Learn English – Is “offloading a passenger” idiomatic

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Merriam-Webster and Oxford seem to suggest that we can offload things, not people, yet "offloading a passenger" is quite prevalent in Philippine English. Is it a phrase that somebody from the inner circle of English speakers would use?

Thanks a lot!

Here are two examples

ABS-CBN News – Melissa Mendez offloaded after 'punching flight attendants'

Daily Mail – American Airlines makes emergency landing to offload vomiting female passenger in Texas amid fears she has Ebola… despite not having been in Africa

Best Answer

Offload is used in the cases you mention to distinguish the action taken from the more commonly used disembark.

Disembark is the normal word used for people getting off a conveyance (originally ships, but extended to airplanes, trains, buses etc.) but using disembark is a little bit ambiguous.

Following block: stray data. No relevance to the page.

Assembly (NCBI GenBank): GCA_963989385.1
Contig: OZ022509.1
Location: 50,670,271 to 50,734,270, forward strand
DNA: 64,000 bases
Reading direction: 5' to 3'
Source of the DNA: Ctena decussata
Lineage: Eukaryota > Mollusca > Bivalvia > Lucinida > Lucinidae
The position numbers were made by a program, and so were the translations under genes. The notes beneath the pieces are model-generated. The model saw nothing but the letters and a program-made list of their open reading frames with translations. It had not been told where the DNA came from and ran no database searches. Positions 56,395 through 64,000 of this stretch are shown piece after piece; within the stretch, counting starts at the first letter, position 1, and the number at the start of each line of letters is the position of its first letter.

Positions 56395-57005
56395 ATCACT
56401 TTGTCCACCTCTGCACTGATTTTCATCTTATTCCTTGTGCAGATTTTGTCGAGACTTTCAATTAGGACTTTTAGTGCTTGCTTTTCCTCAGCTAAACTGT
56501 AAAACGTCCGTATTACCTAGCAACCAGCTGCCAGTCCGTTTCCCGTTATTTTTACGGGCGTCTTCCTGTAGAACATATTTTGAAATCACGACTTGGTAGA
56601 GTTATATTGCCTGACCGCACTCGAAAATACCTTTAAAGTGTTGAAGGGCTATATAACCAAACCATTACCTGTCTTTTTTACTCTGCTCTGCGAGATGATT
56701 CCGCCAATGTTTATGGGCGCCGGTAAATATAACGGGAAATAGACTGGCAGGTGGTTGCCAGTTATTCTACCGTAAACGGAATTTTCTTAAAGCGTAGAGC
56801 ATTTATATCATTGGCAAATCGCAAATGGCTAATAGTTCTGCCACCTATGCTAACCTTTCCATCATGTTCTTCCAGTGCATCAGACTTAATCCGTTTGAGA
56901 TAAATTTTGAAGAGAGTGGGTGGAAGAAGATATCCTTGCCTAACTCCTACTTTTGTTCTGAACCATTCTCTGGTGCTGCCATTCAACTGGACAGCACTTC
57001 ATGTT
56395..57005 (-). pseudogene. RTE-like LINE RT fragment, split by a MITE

Jane Doe was disembarked from the 9am flight this morning

Jane Doe was offloaded from the 9am flight this morning

They both mean the same thing, but as it's normal for people to be disembarked in a non-forceful way, using offloaded for a passenger makes it clearer that the disembarkation was against her will rather than the normal procedure.

OED does mention that off-load has been used for people.

off-load v. orig. S. Africa (after Du[tch] afladen)
trans. To unload. Also transf. and fig., to discard, get rid of, relieve oneself of (a person or thing). Hence off-ˈloading vbl. n. and ppl. a.

1952 C. Day Lewis tr. Virgil's Aeneid v. 113 They enrolled the women for the colony, off-loaded the men who wanted To stay there.

Also compare the definitions from The Free Dictionary and note defn.3 for offload.

Disembark
v. dis·em·barked, dis·em·bark·ing, dis·em·barks
v.intr.
1. To go ashore from a ship.
2. To leave a vehicle or aircraft.
v.tr.
To take ashore from a ship.
http://www.thefreedictionary.com/disembark

Offload
v. off·load·ed, off·load·ing, off·loads
v.tr.
1. To unload (a vehicle or container).
2. Computers To transfer (data) to a peripheral device.
3. Informal To get rid of and pass on to another
v.intr.
To unload a vehicle or container.
http://www.thefreedictionary.com/offload